The first weekend of October we went to the town of Issaquah (about 15 miles east of Seattle) for the Salmon Days Festival. In 2007 we had planned on attending the Festival because we were poor, jobless, and couldn't afford many other activities. So we thought that a free festival would be fun. However, after a serious discussion, we decided we didn't even want to pay the money for gas and parking to go to the Festival. (Yes we were that poor after we moved here.) So, now that we're gainfully employed, it's been a goal of mine to head to the Salmon Days Festival.
Salmon Days celebrates the salmon returning to the Issaquah salmon hatchery to spawn. During the course of the Festival, you can see the fish in the river trying to jump up the fish ladders. After they make it up the ladders, they end up in the hatchery tanks (where they were initially 'born' about 4 years ago) and spawn thousands of pink eggs. It was pretty neat to see the fish trying to jump the ladders. Although the ladders were "closed" at that time, because the hatchery was controlling how many fish could come into the tanks at a time, the fish obviously didn't know that and were making valiant attempts to make it "home." Hundreds of people were lining the river and bridge to see these fish jump. It was pretty mundane and spectacular at the same time.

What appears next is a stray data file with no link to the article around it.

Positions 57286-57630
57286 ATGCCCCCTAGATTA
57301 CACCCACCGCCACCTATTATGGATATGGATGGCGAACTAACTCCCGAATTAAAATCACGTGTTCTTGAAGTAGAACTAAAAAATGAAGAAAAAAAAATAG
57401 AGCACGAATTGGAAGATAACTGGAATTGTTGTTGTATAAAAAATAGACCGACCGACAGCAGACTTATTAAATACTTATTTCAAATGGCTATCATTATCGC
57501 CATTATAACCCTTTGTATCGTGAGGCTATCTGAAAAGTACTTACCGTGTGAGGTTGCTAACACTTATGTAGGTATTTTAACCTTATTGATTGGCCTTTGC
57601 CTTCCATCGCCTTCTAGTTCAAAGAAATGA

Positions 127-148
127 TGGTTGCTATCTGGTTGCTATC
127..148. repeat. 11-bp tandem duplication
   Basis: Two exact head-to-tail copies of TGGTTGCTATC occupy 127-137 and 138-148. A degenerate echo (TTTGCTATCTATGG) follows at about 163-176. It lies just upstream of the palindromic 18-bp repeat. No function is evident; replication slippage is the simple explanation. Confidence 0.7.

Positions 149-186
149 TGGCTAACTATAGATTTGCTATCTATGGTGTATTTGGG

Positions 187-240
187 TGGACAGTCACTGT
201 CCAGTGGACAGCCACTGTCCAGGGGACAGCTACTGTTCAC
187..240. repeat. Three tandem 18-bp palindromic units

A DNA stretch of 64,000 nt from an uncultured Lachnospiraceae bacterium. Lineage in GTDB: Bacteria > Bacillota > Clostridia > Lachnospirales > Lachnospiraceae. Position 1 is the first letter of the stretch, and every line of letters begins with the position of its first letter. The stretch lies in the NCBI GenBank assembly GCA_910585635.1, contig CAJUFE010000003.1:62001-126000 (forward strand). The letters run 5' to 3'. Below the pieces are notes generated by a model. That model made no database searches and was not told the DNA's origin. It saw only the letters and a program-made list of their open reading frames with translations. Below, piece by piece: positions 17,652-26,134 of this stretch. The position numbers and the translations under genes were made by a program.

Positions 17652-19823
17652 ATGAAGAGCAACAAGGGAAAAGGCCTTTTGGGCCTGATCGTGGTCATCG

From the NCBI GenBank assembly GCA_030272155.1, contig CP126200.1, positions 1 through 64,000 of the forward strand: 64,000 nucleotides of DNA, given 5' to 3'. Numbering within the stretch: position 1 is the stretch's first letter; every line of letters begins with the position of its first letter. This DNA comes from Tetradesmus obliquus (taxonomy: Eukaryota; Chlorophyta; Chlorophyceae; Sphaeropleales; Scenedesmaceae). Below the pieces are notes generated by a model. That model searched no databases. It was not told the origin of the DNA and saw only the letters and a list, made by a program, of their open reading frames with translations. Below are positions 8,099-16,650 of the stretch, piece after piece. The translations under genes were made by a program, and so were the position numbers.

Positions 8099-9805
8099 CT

And of course, a festival wouldn't be a festival without tons of food. For some odd reason, every fair and festival we've been to since moving to the Northwest has a very popular food item I've never noticed in other US festivals: corn on the cob, grilled in their husks. Robb and I haven't quite understood the popularity of this item. Everyone seems to buy it. The longest lines at the food areas are always for the corn booths. So I decided to try it. Let me tell you...it was just corn on the cob. Very odd that so many people are "into it." If someone knows the secret, let me know. After the corn, I was on a mission to find salmon. Believe it or not, at the Salmon Days Festival we only found two areas that sold Salmon. We decided on the Kiwanis' Salmon Barbecue, even though we had to stand in line for a good 20 minutes. But let me tell you, it was phenomenal. Finally, I have to say that this is one of the best festivals I've ever been to. A few weeks ago I lamented about the lack of artisan crafts in today's fairs and festivals. Issaquah Salmon Days is apparently not in that "sell-out" category. There was booth after booth of truly unique crafts and art. We didn't actually buy anything, but it was nice to have the option. And just looking at the various booths is entertaining by itself. This is a festival that we will be attending again, maybe even annually. And it brought back my faith in festivals. I'll keep going to different festivals, I am reminded that not all are sell-outs!